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A Restaurant Owner as Community Activist

Updated: Jan 26, 2023

Sanninto – literally “three-person lantern” is a cozy dining bar on Heiwa-Dori street in Nishi-Ogikubo. A perfect spot for a quiet drink or unwinding with a book, it doubles as a salon for activist residents challenging the local political machine. Its cuisine, which is described as “non-national,” is creative izakaya fare, with a fusion of European and Japanese flavors. The dimly lit first-floor bar is favored by local women grabbing a bite and a drink after work, dining alone, or chatting with a companion. Regulars include the newly elected liberal mayor of Suginami District.

From Feuerbach to Anti-Capitalist Restauranteur

Sanninto's owner is Tsuyoshi Mizukoshi. He is from Doshi Village, Yamanashi Prefecture, and he is a rebel always looking for a cause. This year (2022) marks seventeen years since Sanninto opened in this location. Mizukoshi’s unique pathway into independent gastronomy is inseparable from his politics. As a university student, he first came into contact with a professor from the New Associationist Movement, an anti-capitalist non-violent anarcho-Marxist movement born in Japan in the depths of the recession of the early 2000s. “The year I entered university, a fairly famous Marxist professor emeritus at the University of Tokyo left the University of Tokyo and came to Kokugakuin,” Mizukoshi explained, “and he eventually became my mentor. An alternative counter-action started, led by Kojin Karatani, Akira Asada, and Ryuichi Sakamoto associated with the New Associationist Movement. I dove in and ended up writing my graduation thesis on it. They said we weren't going to sell our labor power to the capital, so I was thinking, ‘what should I do?’ I was thinking of going to graduate school, but one time my teacher took me to graduate school at the University of Tokyo. Everybody was reading Feuerbach in German and I'm like, ‘Teacher, I can't keep up with this.’ And he said, ‘Right, you are not meant for graduate school.’ So, what am I going to do…? I wanted to create a space for counteraction, maybe a drinking spot. So, I made my own five-year plan, starting with peeling potatoes at a French restaurant. And at the age of twenty-seven, I opened the restaurant in 2005.”

“At first, I was alone, but in those five years, I looked for some people to work with, so I picked up one person from a coffee shop in Kabukicho, and then picked up a chef from Omotesando [the current head chef]. He was a part-timer at an Italian restaurant in Omotesando. I didn't want to start with an established chef. He was inexperienced, but he has a great sense of taste. So, thinking that this is the right person, I invited him, `You should definitely work with me.' Since his parents live in Hamamatsu, I went to his parents in Hamamatsu and I bowed to them and said, `I want your son to work with me. Please!’ And that was how we started as three guys.”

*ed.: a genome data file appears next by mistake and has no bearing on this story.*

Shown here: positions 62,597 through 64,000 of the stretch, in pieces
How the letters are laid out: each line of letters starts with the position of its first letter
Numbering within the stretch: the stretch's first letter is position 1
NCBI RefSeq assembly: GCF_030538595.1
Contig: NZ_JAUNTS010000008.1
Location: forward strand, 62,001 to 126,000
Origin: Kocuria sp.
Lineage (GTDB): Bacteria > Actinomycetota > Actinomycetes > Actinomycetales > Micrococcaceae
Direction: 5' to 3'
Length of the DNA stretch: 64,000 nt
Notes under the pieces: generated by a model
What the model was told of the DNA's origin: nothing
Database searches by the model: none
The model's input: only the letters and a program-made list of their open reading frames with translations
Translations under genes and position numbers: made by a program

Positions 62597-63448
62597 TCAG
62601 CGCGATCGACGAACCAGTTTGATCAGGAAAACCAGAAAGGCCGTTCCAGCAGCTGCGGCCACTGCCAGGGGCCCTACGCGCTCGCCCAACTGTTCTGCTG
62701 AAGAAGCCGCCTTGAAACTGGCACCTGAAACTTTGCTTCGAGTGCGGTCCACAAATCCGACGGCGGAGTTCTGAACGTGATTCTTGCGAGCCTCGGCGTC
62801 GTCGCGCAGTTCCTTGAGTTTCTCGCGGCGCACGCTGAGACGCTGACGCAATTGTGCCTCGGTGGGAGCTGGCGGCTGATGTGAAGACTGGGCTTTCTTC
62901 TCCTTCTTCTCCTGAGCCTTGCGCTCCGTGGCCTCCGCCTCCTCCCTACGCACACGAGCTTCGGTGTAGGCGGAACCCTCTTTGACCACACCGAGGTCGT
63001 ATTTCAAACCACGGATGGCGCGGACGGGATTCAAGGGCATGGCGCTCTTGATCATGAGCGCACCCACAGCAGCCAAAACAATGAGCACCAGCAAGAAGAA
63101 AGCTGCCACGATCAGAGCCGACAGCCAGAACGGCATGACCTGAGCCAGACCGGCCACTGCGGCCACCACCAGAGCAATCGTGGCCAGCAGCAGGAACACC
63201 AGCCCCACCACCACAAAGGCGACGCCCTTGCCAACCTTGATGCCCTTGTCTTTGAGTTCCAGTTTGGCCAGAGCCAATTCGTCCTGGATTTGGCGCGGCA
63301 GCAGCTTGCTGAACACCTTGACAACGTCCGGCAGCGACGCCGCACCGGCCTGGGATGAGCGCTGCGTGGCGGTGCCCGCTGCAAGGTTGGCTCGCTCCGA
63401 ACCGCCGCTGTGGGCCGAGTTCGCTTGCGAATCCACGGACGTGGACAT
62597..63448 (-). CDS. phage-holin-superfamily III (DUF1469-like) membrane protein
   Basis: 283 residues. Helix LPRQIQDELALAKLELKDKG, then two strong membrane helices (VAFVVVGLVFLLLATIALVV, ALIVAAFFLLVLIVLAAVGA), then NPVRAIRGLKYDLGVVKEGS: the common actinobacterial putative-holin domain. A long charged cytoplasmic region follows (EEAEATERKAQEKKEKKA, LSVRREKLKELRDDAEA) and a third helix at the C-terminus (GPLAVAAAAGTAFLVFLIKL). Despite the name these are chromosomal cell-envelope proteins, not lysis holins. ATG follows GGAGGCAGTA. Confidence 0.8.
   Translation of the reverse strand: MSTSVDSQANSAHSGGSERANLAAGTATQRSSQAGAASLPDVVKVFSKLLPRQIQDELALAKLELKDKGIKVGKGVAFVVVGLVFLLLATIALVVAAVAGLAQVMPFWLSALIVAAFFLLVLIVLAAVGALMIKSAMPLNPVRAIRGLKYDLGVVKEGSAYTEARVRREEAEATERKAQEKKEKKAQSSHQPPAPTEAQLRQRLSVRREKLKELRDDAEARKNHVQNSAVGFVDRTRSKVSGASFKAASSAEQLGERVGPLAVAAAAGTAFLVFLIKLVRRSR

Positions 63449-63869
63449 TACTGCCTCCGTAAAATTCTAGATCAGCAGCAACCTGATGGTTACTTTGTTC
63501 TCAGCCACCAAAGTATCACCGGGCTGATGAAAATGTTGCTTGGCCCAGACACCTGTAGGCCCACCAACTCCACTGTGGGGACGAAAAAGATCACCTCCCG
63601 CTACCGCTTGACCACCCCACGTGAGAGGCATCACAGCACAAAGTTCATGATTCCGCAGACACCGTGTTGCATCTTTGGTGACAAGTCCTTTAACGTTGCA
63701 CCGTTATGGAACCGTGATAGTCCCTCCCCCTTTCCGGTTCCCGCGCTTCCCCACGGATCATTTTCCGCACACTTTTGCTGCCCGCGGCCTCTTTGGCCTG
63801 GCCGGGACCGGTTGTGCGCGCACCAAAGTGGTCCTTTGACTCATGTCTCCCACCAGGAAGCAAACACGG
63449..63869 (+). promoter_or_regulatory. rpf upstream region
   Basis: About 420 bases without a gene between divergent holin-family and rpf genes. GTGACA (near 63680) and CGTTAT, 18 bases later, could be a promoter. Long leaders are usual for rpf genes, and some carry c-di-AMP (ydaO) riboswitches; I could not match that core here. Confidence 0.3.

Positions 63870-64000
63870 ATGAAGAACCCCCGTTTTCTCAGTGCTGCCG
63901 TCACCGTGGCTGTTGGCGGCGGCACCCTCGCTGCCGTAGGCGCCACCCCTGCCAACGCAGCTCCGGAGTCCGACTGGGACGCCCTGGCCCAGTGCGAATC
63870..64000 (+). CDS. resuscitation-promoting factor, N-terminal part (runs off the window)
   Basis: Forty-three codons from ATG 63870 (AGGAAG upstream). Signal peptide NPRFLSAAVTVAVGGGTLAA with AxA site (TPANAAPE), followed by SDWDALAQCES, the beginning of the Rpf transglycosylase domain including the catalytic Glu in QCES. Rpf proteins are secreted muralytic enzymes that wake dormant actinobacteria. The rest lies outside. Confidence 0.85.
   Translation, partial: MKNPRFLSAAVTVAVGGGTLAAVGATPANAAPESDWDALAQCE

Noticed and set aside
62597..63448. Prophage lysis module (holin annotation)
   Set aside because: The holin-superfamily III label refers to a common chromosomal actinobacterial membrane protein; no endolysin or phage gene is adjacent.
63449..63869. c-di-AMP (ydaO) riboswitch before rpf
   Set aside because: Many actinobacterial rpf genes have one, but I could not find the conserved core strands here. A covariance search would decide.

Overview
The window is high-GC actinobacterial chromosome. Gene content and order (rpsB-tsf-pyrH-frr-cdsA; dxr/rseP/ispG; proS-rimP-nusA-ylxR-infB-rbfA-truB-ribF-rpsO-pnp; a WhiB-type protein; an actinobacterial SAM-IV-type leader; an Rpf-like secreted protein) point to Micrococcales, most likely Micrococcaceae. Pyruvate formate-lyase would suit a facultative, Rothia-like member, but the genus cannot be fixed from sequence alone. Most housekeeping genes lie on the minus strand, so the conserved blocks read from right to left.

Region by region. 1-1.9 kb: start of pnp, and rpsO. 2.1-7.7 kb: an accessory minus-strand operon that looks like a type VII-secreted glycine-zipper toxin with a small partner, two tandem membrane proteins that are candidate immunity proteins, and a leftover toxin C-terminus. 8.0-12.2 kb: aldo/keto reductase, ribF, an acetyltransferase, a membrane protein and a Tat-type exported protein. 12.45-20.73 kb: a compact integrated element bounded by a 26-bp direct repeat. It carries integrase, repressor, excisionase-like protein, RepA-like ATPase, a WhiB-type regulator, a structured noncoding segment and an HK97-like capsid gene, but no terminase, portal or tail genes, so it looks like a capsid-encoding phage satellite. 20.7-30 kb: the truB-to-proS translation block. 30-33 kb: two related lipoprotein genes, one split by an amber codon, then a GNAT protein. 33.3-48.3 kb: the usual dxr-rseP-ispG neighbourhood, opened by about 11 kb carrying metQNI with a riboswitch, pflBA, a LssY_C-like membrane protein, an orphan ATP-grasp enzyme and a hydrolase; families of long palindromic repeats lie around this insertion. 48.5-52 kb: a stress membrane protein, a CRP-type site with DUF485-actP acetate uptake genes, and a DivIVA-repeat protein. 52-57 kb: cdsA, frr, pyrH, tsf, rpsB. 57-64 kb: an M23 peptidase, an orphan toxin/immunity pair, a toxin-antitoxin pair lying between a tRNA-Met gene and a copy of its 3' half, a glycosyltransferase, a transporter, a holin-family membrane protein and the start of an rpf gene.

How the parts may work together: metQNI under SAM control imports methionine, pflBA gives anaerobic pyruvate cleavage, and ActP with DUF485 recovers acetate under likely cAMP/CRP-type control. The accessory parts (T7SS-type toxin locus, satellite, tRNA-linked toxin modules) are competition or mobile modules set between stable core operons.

“As much as possible, I wanted communication with people. Books and music are connection points, I had this image in mind, but with food, there is this added primordial ‘my stomach is empty’ or ‘I am thirsty’ impulse you are satisfying, so I was drawn to opening a food and beverage business. I wanted to package this in a restaurant. I was thinking of selling CDs or books, but I thought with a restaurant I could put everything I had into it.” Mizukoshi’s connection to music and books is still very evident in the design of the restaurant, with alternative, artsy and lefty books lining the counter and a wide range of rock, jazz, and world music playing in the background.

Mizukoshi finds his varied interests melded in the name of the restaurant. “The basics of economics, as I studied them, are capital, nation, state, that trinity,” he said. “As for restaurants, there are the farmers, then us, and then the customers, three players are needed. With lots of things, three are needed, as in three people. So, I came up with the idea of three, and then there was the image of the lantern which I liked, so I glommed the image of the lantern onto these people and came up with the name.”

An Ever Changing Menu of Food and Ideas

The dishes served at Sanninto combine a fine-dining sensibility of craft and creativity with the comfort-food aesthetics of an izakaya. Some of the ingredients, such as venison and vegetables, are procured by Mizukoshi himself on his monthly visits to his hometown of Doshi Village. "I mainly go for the venison,” he explained. “When they shoot a deer, I go there. I only use a particular type of doe. It's completely different from Ezo deer [common in venison from Hokaido]. It's tender and doesn't smell at all.”

He also picks up some vegetables on these trips. “Recently, I was digging up new potatoes… near my parent's house in the village,” he said. “Well, everyone is like half-farmer, half-something else. Everyone works in the fields but also has a different source of income. I also can go to places other than our own fields and harvest some things..."

Although there are some old standards, the rest of the menu changes frequently at Sanninto. “People would get tired of it,” Mizukoshi said. “There are people who come several times a week.”

Some of the regular items are garlic potatoes, venison when he can get his hands on it, and fresh sashimi served up as a selection. On our last visit, we tried a diversity of dishes, all original and delicious: winter melon simmered with chicken; fried eggplant with soy sauce; ankimo (steamed monkfish liver) in ponzu sauce; fried root vegetables; country style pate; mashed taro and raw ham; fried brussels sprouts with soft-boiled egg and pepper sauce; nagaimo (Japanese mountain yams), kuwai (arrowhead bulbs) and lotus root with sansho (green Sichuan peppercorns; homemade tuna; watercress and kumquat salad; pumpkin gnocchi with mustard cream sauce; and for dessert, dried fig and raisin nut cakes. It was washed down with white wine and sake.